This happens even with “good” intentions: in 2017, a redesign of Plaza de la Cultura, in San José, Costa Rica, aimed to “create a sano (clean, healthy) open area where people could walk to reach the nearby tourist hotel, the Teatro Nacional, and global franchises.” In the process, the “cultural and recreational activities of the youth and children who used to gather there were specifically prohibited,” and much else that had happened there became impractical. The effort transformed what had been public space into a vision of “‘culture’ that was tightly controlled and programmed to accommodate theatergoers, museum attendance, and consumption.”

Low argues for applying a social-justice framework to avoid such erasures. Adapting concepts originally developed for businesses and corporations, she argues that accounting for distributive justice, or equity of outcomes; procedural justice, or fair decision-making processes; interactional justice, informational justice, representational justice, and an ethic of care gives designers a “normative” baseline for assessing “what constitutes a ‘good’ public space.” You could quibble with the details, but the framework is admirably broad-minded and, according to Low, already being put to use.

People, even more than designers or governments, are the thread that holds together a place’s public culture. Their activities and activism determine the quality of a public space, and Low’s emphasis on the human side of her research—how people feel or perceive them—shows one way we can, as designers, attend to and try to resolve the conflicts they are unable to work out themselves. In a step-by-step walkthrough of an ethnographic project focused on Tompkins Square Park in New York City’s East Village, her team’s patient listening uncovers that even something as seemingly inoffensive as the height of fences had become a vector for “class conflict and an inability to work out equitable solutions.”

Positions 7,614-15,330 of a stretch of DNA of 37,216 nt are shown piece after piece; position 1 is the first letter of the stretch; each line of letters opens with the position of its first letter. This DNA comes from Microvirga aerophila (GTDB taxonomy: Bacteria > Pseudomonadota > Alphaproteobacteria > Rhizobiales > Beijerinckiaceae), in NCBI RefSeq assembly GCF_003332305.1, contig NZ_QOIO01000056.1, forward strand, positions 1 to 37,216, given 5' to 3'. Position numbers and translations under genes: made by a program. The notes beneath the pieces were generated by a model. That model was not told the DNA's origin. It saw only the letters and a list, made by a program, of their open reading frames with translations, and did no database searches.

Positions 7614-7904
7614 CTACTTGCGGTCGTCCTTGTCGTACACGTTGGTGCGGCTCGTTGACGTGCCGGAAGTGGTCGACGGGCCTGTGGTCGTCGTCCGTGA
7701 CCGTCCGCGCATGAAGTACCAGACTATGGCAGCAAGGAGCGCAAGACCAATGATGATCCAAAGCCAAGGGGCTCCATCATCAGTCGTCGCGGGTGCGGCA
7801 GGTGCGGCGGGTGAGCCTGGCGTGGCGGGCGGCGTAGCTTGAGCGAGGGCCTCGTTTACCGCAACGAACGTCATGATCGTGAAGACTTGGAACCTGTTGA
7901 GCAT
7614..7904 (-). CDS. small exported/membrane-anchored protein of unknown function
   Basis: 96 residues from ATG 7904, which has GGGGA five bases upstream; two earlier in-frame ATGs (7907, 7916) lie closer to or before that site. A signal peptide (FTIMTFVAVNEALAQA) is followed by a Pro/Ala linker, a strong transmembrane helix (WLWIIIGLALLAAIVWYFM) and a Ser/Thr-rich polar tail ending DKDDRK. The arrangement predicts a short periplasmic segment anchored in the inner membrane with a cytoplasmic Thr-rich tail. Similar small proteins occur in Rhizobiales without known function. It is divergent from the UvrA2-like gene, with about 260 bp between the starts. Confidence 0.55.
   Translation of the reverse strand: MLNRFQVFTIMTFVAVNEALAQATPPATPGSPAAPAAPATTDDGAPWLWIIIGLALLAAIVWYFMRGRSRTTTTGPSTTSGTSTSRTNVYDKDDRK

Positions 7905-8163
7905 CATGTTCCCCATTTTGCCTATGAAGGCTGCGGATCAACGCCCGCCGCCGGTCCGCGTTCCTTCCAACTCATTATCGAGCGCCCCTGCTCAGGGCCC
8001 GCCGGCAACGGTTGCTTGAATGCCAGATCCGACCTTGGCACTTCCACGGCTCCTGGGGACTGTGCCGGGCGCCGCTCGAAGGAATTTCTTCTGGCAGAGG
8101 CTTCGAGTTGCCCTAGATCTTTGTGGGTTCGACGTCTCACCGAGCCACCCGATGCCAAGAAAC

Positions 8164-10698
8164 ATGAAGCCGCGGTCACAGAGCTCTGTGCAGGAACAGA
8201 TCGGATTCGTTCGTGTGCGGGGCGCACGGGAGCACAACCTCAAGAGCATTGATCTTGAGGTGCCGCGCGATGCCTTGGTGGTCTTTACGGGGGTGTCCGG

With its declarative title and copious references to her earlier books and her students’ dissertations, Why Public Space Matters feels like a capstone project. The sense of a baton being passed is made more explicit by her inclusion of an ethnographic toolkit: “With a toolkit, a desire for improving your local space, and a set of social justice and equality principles it is possible to transform your own neighborhood and city.” I’ve got my eyes on a confusing and dangerous intersection a few blocks from my house.

Note: for more on this book and on Daniel Knowles’s Carmageddon, which I discussed in the June 21 issue, see this episode of Monocle Radio’s Urbanist Book Club.

Browsing the Shelves

About a decade ago, what struck me when I visited 101 Spring Street in New York City, the house museum of the late artist Donald Judd, was not the austerity of the long, narrow rooms that held only a few artworks and design objects. That was to be expected from an artist known for the geometric precision of his sculptures in metal and wood. Instead, it was the small spaces with tall shelves, chairs, and a table tucked away in a corner, by the stairwell. Their welcoming intimacy made me think they were built for a dedicated reader.

Indeed, a few years earlier the Judd Foundation, which maintains Judd’s legacy and properties in New York and Marfa, Texas, had put online a digital catalog of Judd’s 13,000-volume personal library. That resource disappeared in 2016, but was relaunched two weeks ago with a refreshed design by CHIPS that emphasizes the floorplan and features photographs of every shelf.

The Judd Library website offers a fascinating peek into the idiosyncrasies of the artist’s mind, preserving not only the breadth of subjects that interested him—from Russian philosophy to seabirds to differential topology—but also the organizing principles he devised for the collection. For all that Marfa has evolved into an art-tourism destination, it’s still a long way from most of us, and this site is a model of how to preserve and share the intellectual fascinations of a major artistic figure.

Click here to visit the library site.